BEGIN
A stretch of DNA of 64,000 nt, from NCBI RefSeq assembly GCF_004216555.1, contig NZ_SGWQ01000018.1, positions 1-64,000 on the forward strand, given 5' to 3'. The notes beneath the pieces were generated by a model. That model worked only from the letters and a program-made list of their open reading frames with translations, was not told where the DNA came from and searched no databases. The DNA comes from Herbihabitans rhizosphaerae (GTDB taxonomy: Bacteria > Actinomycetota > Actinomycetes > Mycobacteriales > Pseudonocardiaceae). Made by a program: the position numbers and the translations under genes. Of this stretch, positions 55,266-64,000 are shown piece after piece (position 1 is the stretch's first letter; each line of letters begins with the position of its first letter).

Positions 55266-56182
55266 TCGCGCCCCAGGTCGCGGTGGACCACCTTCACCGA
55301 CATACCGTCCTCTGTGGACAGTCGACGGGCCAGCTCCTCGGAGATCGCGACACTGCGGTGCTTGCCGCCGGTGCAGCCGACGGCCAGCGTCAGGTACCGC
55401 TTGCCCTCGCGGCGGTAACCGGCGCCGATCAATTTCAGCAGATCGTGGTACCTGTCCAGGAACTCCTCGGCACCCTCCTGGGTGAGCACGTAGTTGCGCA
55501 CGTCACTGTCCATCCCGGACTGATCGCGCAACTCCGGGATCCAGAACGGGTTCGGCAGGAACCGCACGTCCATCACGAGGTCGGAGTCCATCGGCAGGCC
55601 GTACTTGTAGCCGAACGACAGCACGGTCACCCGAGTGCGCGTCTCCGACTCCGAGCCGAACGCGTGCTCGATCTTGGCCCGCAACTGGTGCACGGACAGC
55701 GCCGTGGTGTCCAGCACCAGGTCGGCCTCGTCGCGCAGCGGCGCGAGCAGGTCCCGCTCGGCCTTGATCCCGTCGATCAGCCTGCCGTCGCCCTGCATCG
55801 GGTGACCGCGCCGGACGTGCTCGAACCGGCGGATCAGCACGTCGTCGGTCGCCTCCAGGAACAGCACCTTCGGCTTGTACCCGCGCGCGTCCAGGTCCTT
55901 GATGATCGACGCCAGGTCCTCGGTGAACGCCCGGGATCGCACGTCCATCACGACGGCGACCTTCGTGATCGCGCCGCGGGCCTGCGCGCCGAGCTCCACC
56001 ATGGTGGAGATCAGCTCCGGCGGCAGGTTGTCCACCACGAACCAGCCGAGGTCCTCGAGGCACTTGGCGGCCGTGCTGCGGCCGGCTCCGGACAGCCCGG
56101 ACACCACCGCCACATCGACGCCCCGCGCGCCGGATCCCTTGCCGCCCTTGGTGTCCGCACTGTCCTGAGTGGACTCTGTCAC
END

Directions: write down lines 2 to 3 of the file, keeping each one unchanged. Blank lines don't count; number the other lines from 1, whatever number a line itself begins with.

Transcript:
Positions 55266-56182
55266 TCGCGCCCCAGGTCGCGGTGGACCACCTTCACCGA